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Saturday, 29 October 2011 00:00
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US savings fall, no clarity on source of EU funding

The combination of higher US GDP growth data (2.5% in Q3 versus 1.3% in Q2) and a European deal to avert a banking crisis (50% haircut on Greek bonds, ¤100 billion recapitalisation of banks and hiking EFSF from ¤440 billion to ¤1 trillion) got global and Indian markets soaring, but it’s not clear what the fuss is all about. In the US, investment growth continues to rise, from 10.3% in Q2 to 16.3% in Q3 for non-residential investment; personal consumption expenditure also rose 2.4% in Q3 as compared to just 0.7% in the last quarter. But it needs to be pointed out that these estimates are ‘advance’ estimates and, as the Bureau of Economic Analysis has pointed out while releasing the data, the difference between the ‘advance’ and ‘latest’ data can be as high as 1.3 percentage points. Two, during this period, the real personal disposable income fell by 1.7% at an annualised rate—so the hike in consumption was made possible by already stretched consumers cutting their savings rate from 5.1% in the previous quarter to 4.1%. With unemployment not even dented—the economy needs to keep growing at 2.5% for this to happen—and home mortgages still in negative territory, it’s hard to see how consumption can keep up.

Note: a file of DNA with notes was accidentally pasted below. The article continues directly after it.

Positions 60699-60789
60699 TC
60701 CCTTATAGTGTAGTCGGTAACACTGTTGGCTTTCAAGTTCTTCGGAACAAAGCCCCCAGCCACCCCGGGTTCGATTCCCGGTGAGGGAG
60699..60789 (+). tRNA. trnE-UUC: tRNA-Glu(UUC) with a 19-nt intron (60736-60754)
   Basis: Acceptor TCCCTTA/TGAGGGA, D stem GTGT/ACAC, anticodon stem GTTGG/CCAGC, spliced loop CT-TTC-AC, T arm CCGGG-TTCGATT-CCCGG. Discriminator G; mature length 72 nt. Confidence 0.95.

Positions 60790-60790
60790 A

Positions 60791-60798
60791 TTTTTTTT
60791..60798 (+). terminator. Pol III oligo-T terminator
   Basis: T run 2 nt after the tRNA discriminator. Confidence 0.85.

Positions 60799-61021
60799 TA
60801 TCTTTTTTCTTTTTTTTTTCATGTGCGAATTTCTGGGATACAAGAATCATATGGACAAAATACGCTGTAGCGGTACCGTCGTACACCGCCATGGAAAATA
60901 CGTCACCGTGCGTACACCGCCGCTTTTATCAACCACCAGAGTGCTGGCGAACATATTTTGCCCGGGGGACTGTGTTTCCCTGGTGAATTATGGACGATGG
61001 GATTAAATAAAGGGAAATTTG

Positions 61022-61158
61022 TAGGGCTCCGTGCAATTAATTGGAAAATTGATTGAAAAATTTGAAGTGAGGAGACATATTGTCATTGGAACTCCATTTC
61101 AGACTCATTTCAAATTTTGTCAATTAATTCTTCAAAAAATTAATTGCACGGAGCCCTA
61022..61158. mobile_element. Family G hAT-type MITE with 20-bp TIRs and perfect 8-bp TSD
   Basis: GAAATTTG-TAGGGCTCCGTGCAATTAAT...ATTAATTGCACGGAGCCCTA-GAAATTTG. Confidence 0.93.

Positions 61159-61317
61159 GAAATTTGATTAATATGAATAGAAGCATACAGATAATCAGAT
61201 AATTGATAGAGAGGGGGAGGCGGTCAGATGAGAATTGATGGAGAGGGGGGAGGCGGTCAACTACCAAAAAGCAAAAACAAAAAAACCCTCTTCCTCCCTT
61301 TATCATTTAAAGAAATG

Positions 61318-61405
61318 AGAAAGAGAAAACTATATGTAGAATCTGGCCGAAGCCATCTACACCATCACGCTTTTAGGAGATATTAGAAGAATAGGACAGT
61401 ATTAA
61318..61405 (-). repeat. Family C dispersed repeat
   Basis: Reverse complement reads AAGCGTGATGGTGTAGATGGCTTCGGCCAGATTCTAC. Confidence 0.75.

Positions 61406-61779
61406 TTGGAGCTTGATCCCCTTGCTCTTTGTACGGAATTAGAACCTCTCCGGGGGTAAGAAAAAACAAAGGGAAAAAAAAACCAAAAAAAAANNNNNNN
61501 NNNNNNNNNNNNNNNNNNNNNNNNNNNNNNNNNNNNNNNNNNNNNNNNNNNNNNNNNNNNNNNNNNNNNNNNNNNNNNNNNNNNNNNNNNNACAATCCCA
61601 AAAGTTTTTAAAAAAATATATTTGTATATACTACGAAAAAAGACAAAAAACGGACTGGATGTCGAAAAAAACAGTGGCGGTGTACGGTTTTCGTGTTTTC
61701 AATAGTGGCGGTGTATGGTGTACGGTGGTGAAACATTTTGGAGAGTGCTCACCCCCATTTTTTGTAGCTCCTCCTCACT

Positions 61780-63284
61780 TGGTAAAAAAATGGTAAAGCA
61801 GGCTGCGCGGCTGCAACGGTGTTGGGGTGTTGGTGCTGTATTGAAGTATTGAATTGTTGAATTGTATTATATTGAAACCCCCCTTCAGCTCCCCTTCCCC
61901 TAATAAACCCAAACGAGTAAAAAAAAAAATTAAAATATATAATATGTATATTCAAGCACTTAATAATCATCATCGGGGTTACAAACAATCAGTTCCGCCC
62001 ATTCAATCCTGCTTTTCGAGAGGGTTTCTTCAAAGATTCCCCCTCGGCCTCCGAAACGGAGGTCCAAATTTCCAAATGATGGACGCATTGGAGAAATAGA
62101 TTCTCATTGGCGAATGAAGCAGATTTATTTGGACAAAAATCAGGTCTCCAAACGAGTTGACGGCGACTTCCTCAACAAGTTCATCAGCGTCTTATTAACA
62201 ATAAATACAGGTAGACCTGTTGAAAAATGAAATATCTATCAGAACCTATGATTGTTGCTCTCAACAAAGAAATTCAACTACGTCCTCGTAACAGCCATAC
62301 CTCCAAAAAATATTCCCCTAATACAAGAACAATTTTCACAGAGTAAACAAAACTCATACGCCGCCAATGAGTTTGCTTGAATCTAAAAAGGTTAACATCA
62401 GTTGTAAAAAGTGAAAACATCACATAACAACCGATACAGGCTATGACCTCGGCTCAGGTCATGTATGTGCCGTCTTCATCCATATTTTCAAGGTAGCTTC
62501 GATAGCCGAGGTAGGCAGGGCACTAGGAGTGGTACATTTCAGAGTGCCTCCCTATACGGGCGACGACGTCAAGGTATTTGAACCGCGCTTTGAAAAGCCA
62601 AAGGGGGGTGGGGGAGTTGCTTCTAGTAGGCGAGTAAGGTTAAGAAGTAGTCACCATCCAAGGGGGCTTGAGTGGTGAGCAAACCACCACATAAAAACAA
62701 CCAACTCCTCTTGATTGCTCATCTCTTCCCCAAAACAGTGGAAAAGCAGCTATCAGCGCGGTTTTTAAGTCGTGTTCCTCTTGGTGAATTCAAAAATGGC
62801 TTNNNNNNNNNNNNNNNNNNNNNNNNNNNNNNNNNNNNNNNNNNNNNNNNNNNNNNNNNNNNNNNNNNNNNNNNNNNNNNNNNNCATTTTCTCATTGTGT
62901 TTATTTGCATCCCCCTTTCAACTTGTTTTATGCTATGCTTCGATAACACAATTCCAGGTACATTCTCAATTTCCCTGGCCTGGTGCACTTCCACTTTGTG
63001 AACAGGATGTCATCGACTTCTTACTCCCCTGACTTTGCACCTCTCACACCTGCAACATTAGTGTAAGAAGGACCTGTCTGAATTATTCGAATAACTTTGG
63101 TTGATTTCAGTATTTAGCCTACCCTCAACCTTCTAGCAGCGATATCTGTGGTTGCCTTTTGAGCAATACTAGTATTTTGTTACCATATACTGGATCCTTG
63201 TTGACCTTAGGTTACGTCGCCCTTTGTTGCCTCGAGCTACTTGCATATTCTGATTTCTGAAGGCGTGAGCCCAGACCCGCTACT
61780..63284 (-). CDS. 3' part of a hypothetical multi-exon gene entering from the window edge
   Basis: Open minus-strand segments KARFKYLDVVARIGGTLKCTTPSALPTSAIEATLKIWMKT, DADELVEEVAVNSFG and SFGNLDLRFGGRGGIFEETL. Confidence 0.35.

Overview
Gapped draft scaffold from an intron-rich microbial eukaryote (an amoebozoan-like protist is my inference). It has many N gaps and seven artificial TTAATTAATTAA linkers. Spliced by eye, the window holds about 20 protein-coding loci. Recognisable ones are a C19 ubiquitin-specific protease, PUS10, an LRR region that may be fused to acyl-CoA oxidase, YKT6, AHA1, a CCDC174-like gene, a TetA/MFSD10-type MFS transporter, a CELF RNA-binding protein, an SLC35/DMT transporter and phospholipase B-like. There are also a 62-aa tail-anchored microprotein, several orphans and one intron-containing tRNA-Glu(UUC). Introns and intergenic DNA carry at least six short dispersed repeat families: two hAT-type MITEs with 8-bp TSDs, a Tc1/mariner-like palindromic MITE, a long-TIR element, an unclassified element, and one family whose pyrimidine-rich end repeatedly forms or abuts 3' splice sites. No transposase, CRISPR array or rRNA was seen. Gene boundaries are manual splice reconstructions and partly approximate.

Europe is equally dicey since, after all the hike in ‘firepower’ of the European Financial Stability Facility, there is no clarity on where the additional ¤560 billion ($780 billion) is going to come from. Some part is to come from China—China is the EU’s biggest trade partner and would need a stable Europe—but it is unclear as to how much China will invest and whether the EU will meet some of its demands such as those on granting market-economy status. Other moves to boost EFSF firepower include leveraging it to provide insurance or first-loss guarantees—so we’re back to financial engineering of the type that caused the 2008 crisis. Even this, it is obvious, is not enough to meet the demands coming out of Italy (its debt is $2.8 trillion), so a credible reform strategy there is critical, but there are no signs of this so far. There is considerable doubt over the ¤100 billion recapitalisation estimate for banks since this is half of what the IMF said was needed—other estimates are still higher. Indeed, the big fear is that instead of raising money from markets—in case there are buyers out there—banks will try and shrink their balance sheets to reach the required capital adequacy norms. In which case, economic activity which is required for all the debt-buildup to be sustainable will quickly disappear. Wait for the next crisis summit.

 

 

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